First of all, let me note that this Natural Family Planning (NFP) post is NOT a how-to. I don’t really even know much about the practice of NFP. I’m just going to write about my understanding of why the teachings of the Catholic Church prohibit the use of artificial birth control, but encourage using NFP for child-spacing. Second, let me give a little heads up:
***Warning: Though this post will not be at all graphic, I suspect I may use the S-E-X word once or twice. I’m just saying because my Mother-in-law reads this. And my Grandma. And my Dad. Sooo, yeah. Here we go.
I remember going to a Catholic wedding many years ago (even pre-atheism!), in which the priest actually had the bride and groom vow to use natural family planning. When I heard that, my eyes bugged out, and my jaw dropped, and I just could not believe that they were supposed to do that. And that he said that during their wedding ceremony!
In my understanding at the time, NFP was the same thing as the rhythm method. And I really couldn’t wrap my mind around why in the world the Catholic Church would prohibit birth control anyway. I was pro-choice back then, but I could still at least grasp why religious groups might argue against abortion. Saying that people shouldn’t use birth control seemed barbaric and archaic and kind of ridiculous.
Fast forward about 12-ish years. I now know that NFP is not the same as the rhythm method. I’m now firmly pro-life. I now understand why the Catholic Church does not support the use of artificial birth control. It’s actually pretty cool. Check it out:
It all started when Super Friend told me about this post by Jennifer Fulwiler. I think it was the first or second post of hers that I ever read. Jennifer has a blood-clotting disorder that is exacerbated by pregnancy. After her sixth baby was born, she had multiple blood clots in her lungs. In the post I linked, she talks about how she probably ought not have any more children. And yet, she is not willing to use artificial birth control or sterilization to prevent pregnancy. That was a pretty powerful story for me to read, and led me to want to learn more about NFP.
As I said, I never did really learn much more about how NFP is practiced. But I did learn about how effective it can be when done right. I did learn that it can be used both to help achieve pregnancy and to avoid it or to space pregnancies. And, most importantly, I learned why the Catholic Church endorses this method of child spacing or pregnancy prevention but not the use of artificial birth control.
As I see it, it all boils down to this one thing: Openness to Life.
The Catholic Church teaches that new life is a gift from God. That all life is precious. And that the main purpose of marriage and sex is bringing new life into the world. Now, before you get all freaked out and start saying, “Yup! I knew those Catholics were all a bunch of twisted puritans! Sex is only for creating babies?!?!” or something like that, let me add that the Church teaches that the primary purpose of sex is making babies. NOT that that is its only purpose. The Church does not teach that it is wrong to enjoy sex or that every single time you have sex you need to be trying to have a baby. The Church does teach that, by engaging in the act that creates life, you should be open to the possibility of creating life.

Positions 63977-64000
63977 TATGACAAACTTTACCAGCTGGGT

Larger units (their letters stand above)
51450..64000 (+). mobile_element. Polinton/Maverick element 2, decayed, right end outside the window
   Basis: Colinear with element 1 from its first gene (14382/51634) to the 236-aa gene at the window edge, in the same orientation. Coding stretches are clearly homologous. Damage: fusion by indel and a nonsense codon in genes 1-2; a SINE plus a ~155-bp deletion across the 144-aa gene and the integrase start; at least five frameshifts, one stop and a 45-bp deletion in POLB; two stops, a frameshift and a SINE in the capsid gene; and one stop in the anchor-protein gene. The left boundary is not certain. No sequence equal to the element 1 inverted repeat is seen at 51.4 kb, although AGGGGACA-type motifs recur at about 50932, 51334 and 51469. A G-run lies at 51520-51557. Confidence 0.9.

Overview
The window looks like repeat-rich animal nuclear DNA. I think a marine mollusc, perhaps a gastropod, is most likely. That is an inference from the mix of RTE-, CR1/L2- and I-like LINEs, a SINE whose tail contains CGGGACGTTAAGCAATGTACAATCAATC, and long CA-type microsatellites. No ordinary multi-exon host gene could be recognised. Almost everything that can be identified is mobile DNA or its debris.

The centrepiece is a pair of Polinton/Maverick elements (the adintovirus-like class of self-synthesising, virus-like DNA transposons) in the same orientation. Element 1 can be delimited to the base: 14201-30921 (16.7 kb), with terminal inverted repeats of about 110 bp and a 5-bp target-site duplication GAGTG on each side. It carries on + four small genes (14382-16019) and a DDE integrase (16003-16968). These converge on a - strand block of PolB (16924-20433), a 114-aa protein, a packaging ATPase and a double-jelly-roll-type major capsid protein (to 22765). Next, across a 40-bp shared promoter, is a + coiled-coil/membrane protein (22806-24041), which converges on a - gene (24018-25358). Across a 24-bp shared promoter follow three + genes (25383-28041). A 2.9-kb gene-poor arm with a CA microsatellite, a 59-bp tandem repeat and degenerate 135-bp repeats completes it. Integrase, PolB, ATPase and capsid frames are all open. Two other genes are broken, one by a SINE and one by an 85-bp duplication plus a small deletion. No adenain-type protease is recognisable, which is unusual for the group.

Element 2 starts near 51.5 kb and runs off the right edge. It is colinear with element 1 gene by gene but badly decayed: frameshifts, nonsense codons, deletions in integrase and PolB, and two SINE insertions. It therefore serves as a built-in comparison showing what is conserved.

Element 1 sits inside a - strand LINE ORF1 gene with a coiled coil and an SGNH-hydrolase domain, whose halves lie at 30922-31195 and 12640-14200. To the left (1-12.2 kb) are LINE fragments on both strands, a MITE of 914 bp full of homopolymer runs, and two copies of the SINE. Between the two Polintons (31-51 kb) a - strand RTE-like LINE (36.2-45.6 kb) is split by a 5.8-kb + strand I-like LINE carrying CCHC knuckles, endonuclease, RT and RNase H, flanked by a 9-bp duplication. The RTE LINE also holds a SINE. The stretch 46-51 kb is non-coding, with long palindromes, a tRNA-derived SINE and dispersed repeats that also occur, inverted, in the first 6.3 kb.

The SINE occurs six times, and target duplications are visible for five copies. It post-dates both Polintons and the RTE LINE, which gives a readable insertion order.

The Church does not approve of the use of artificial birth control or sterilization because these separate the act of creating babies from the possibility of creating babies. They sever the life-giving act from the opportunity to give life. According to the Church, if there is a reason that you should not have a baby right now, then instead of changing the way your body works so you most likely cannot get pregnant, you abstain from sex so you most definitely do not get pregnant. And yes, the Church does explicitly teach abstinence before marriage.
And though there are plenty of reasons for concern about the lack of absolute effectiveness of artificial birth control methods and the introduction of unnatural hormones into one’s body, I don’t think that actually has anything to do with the Church’s position on the issue. The Church says that if we should not get pregnant, we should not have sex, so NFP is a sacrifice-based system, involving both partners. And, as an aside, I’m pretty sure that most of the big Catholic families you see around are not big because NFP doesn’t work, but because the Catholic teaching leads them to be open to life such that they don’t often use NFP for preventing pregnancy.
The Church does not shame people about sex. It actually holds sex as sacred. It values the God-given function of the sexual act, to create life. And in doing so, it celebrates the other functions of sex, to give pleasure and bring two people closer together. The Church holds that, by separating sex from its main purpose of creating life, we change it.
I gotta tell you, when I first read about this stuff, I was stunned. I was completely taken aback by how beautiful this concept was. I could not believe that what I had always assumed to be misogynistic and sententious was really based in openness and reverence. It rang so true to me, as has almost every element of the Catholic teaching that I once thought was so backwards.
So, there you have it. The reason for using NFP and not using artificial birth control, according to the Catholic Church, as best I understand it, in a reeeeally overly-simplified nutshell. Blythe wrote more (better) about it here.
This post was based on a question from my friend Liz (again). I love that she asks me such great questions about Catholicism, and that she answers my questions about being Mormon. You should check out her blog.
So, what do you want to ask about?